It was tough picking out a topic for my final multimedia project, but I think I've come up with a winner. I've been training with my dad for the New York City Marathon since January, and we're going to run the 26.2 miles together through the five boroughs on Nov. 1. So, I think it would be really cool to focus my project on the 10-plus months of training, the event itself and maybe a little bit of conclusive material afterward. I'll have pictures, video and audio of me running, as well as some interviews and content of my dad, other family members and friends.

The marathon multimedia project was my first idea, but I battled with actually doing it because it will definitely become more of a multimedia creative, non-fiction essay than an actual piece of journalism. I think that can still work, but I'm not sure I can live up to what I have pictured in my mind.

I picked up the idea from a video on Mediastorm.org called "Love in the First Person," which is a very cool 11-minute video that you should watch. It has fantastic pictures that I'll never measure up to, but I hope I can take some of the basic principles used in that project to make a unique multimedia piece of my own.

I've got lots of ideas, but I'll also need help. I need some skilled photographers to take some pictures (and possibly some video) of me running around campus to make up for what will probably be pretty shoddy pics and video that I'll take while running the marathon. But, if all goes to plan, it should be a pretty cool experiment with some interesting results. All there's left to do is see how it pans out.

Tuesday, October 6, 2009

Academic Analysis Assignment

I watched a few different videos from the One in 8 Million series by the Times and from Mediastorm, and I've picked two to look at for my assignment this week. First, a short audio slideshow in the 'One in 8 Million' series about a private detective, and second, a long piece with all still pictures about junkies living in New York City by Mediastorm. I thought it would be helpful to pick two because there's a big difference between telling a story in three minutes (the detective piece) and telling one in 13 (the junkies story).

The two stories give you a quick sense of where you are. The private investigator is in his car in New York, which you can see through pictures and through his audio interview, and the junkies story has text slides that guide you through without any confusion. With no time crunch, Mediastorm can be more explicit about the location and the five Ws of journalism through text if need be, while the 'One in 8 Million' series has a tougher challenge of doing it through imagery while still telling the story.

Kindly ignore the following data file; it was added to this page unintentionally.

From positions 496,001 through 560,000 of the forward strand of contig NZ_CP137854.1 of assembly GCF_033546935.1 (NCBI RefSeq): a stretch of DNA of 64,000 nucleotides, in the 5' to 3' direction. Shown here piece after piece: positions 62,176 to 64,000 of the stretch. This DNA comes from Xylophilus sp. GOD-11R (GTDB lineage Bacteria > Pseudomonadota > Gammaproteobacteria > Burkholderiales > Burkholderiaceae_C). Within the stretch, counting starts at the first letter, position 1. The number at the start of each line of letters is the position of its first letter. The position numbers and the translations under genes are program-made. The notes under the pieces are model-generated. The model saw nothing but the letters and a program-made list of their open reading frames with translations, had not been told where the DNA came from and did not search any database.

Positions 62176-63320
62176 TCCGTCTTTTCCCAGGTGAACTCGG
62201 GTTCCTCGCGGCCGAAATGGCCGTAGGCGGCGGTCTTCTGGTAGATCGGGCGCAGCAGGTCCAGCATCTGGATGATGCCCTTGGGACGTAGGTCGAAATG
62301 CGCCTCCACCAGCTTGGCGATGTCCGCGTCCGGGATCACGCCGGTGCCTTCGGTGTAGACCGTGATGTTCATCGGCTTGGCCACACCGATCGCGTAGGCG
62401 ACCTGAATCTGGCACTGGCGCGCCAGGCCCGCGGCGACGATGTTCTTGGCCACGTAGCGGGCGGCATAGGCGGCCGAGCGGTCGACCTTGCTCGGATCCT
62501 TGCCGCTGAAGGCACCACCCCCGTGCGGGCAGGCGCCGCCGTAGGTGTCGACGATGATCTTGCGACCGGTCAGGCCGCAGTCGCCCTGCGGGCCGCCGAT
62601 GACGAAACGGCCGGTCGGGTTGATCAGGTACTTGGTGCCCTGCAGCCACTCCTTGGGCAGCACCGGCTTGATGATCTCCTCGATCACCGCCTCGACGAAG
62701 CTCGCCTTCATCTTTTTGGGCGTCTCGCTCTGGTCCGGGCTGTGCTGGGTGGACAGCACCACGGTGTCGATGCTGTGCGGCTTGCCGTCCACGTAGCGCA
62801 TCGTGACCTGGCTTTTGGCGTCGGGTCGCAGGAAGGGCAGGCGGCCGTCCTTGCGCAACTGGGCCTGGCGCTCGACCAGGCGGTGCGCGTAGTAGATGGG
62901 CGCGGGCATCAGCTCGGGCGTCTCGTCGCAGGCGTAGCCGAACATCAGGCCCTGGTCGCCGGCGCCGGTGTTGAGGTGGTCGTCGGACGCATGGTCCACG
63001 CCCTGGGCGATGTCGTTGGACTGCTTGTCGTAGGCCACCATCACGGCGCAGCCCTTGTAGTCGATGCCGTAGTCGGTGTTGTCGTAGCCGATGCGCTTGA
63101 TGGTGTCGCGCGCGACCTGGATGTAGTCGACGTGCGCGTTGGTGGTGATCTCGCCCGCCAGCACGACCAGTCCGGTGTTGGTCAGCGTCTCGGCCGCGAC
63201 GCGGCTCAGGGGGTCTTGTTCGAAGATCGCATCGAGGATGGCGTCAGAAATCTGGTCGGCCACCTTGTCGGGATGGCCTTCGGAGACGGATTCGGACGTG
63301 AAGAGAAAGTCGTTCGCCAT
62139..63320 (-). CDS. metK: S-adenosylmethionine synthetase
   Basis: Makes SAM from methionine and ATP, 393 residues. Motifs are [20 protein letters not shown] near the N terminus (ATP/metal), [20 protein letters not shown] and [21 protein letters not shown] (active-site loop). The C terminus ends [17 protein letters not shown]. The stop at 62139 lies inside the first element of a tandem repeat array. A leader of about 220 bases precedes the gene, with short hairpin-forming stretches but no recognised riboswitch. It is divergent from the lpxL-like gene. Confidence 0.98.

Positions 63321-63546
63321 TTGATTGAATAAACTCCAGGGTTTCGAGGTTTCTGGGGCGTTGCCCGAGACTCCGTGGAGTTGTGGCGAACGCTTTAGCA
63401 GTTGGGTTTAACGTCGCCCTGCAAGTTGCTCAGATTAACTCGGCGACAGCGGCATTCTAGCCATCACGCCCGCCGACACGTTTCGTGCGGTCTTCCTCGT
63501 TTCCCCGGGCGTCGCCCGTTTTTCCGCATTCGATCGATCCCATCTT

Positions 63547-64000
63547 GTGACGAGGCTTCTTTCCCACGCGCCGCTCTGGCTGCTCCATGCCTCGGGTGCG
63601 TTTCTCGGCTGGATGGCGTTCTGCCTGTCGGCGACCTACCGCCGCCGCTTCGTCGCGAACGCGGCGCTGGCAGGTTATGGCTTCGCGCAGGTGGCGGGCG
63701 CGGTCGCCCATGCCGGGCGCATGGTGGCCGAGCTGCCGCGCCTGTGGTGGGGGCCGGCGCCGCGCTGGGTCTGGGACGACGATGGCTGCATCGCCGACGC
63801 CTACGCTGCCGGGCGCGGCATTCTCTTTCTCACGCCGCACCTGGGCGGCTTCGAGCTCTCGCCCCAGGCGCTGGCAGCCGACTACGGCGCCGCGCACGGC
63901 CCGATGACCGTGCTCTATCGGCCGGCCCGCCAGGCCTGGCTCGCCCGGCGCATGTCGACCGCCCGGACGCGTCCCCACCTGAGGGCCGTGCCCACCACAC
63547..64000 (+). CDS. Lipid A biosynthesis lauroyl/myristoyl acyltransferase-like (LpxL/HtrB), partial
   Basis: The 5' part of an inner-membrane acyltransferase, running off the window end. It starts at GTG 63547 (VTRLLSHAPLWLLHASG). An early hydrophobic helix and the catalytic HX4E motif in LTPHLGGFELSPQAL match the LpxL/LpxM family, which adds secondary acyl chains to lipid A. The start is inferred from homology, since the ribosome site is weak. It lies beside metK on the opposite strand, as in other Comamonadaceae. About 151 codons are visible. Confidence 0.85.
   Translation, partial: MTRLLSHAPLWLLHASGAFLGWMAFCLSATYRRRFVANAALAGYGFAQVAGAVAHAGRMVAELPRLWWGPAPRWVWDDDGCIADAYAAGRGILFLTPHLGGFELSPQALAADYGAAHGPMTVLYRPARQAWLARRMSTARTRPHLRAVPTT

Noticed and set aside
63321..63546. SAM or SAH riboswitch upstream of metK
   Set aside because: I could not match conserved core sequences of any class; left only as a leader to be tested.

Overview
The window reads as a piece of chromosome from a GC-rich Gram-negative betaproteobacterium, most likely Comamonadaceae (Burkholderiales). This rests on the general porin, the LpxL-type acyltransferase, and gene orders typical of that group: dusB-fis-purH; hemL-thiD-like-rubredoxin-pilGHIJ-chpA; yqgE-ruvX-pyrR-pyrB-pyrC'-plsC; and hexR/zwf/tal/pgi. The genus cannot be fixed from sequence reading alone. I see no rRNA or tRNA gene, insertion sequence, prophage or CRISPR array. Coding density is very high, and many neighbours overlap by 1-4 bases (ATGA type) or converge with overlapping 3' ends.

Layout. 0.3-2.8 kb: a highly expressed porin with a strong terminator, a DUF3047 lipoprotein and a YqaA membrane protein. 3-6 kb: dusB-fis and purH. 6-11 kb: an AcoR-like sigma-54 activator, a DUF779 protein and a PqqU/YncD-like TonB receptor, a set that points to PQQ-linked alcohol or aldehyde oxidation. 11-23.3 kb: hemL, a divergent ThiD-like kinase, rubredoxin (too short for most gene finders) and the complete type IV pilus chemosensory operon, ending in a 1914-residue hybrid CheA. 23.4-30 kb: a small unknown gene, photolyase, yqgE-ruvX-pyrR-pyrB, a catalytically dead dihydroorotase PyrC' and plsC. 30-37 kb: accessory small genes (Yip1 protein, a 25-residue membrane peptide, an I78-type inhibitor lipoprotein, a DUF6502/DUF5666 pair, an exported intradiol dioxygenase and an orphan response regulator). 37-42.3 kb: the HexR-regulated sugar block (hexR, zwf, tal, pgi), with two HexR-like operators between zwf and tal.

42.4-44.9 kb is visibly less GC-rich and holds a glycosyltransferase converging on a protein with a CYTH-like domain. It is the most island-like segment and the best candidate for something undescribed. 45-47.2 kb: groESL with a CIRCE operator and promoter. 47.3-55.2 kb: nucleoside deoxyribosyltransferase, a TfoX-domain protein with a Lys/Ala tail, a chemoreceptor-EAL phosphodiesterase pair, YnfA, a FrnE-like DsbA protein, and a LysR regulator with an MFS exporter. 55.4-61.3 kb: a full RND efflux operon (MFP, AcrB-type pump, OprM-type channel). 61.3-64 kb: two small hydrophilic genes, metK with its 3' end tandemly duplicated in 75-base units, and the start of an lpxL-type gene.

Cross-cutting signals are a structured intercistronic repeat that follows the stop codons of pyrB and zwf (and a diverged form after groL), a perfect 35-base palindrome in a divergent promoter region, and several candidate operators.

The difference between black and white photographs and color photographs in the two pieces (the Times story was all B&W and the Mediastorm was mostly color) is interesting because the private investigator story is almost secretive in itself, so the black and white works well. But with the junkies, you want to see what their skin looks like, what they're wearing and that their teeth are yellowing and gross. The color makes the images much more realistic and jarring, but the black and white photographs draw you in with a sense of mystery.

The photos in the detective story are also very close to the person. The majority of them are taken inside his car, so the entire time you feel as though you're riding with him and listening to him tell you all these things about his job. It's very interesting and intriguing and the story is over before you know it. I learned a lot about private investigators just through watching that three-minute segment, and it sounds to me like they aren't all that different from the guys who play them in movies. It's just an odd job.

Meanwhile, in the junkies story, the photographs are often graphic or hard to look at. Whether it's a collection of scars from needles or the emotion on the subject's face, the pictures in the junkies story are stomach churning. You can definitely see the three full years of hard work that this journalist put in to make this story. It really makes you wonder how she earned the trust of these junkies because they are portrayed as anything but saints in this project.

The two multimedia projects are linked in that they use still photographs to convey a strong message and tell the story of another human being. The photographic talent is clearly present because even in a setting where you are handed emotion, it's not always easy to capture it, and the audio is well edited so that nothing jumps out at you or rubs you the wrong way. It's all cut down to an easy flow, so that the viewers lose themselves in the story.